November dropped not only showers of white but also showers of green onto the northern Wood River Valley.
Ketchum businesses filled their registers with 22 percent more dollars in November than the same month of the previous year, a rate of improvement unmatched by any month in the past five years. The average month during the past five years actually resulted in 7 percent less activity than the previous year.
However, Ketchum businesses have been on an unprecedented streak since July, the first month to show any growth since the recession hit in 2008. The town's businesses made 1 percent more money in July than they did in July 2009. That grew to a 9 percent increase in August and September, and an 11 percent increase in October. November doubled October's rate of improvement.
This monthly quantifying of Ketchum's economy is done by analyzing local-option tax collections. November's collections have just been reported. LOT—commonly called the "tourist tax"—is charged monthly and applies to the resort town's main industries, making it a simple gauge for reading the economy. Ketchum charges a 2 percent sales tax on lodging and by-the-glass liquor sales, and a 1 percent tax on retail sales and building materials.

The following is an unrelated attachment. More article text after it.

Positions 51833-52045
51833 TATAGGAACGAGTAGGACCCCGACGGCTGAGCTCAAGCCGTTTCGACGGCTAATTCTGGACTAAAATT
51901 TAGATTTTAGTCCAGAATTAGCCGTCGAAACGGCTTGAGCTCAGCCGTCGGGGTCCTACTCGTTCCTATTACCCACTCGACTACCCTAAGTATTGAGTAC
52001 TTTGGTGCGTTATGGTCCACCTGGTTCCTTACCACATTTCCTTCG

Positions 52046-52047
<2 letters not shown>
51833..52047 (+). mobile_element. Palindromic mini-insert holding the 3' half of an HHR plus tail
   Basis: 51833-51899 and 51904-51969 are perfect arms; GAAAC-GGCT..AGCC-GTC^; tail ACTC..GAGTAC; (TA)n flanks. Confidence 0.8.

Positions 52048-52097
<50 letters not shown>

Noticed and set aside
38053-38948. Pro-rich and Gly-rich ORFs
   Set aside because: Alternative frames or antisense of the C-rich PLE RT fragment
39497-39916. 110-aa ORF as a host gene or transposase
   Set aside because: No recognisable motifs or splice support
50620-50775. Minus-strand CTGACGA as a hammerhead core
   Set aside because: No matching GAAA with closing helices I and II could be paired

The city collected $88,500 in LOT for November, compared to $72,500 a year prior.
According to LOT collections, the city's economy hit rock bottom in March 2009, when businesses made a third less than they did in March 2008. Almost every month since then has steadily headed in the upward direction.
Ketchum's 2010 LOT totals $1.3 million through November, matching 2009. However, 2009 was not a prosperous year and nowhere near the norm. The normal year—calculated by using LOT back to 1998 and inflating amounts to match the dollar's current value—brought in $1.9 million from January through November. The total for 2010 is $600,000 short, representing a 31 percent shortfall.
Ketchum tallies its LOT collections in five sectors: retail, hotel rooms, short-term condominium rentals, liquor-by-the-glass sales and building-material sales. Retail, hotels and condos had an impressive month in November, bringing in 31 to 37 percent more dollars than a year ago. Liquor sales were flat and building-material sales were down by nearly 7 percent.
Trevon Milliard: firstname.lastname@example.org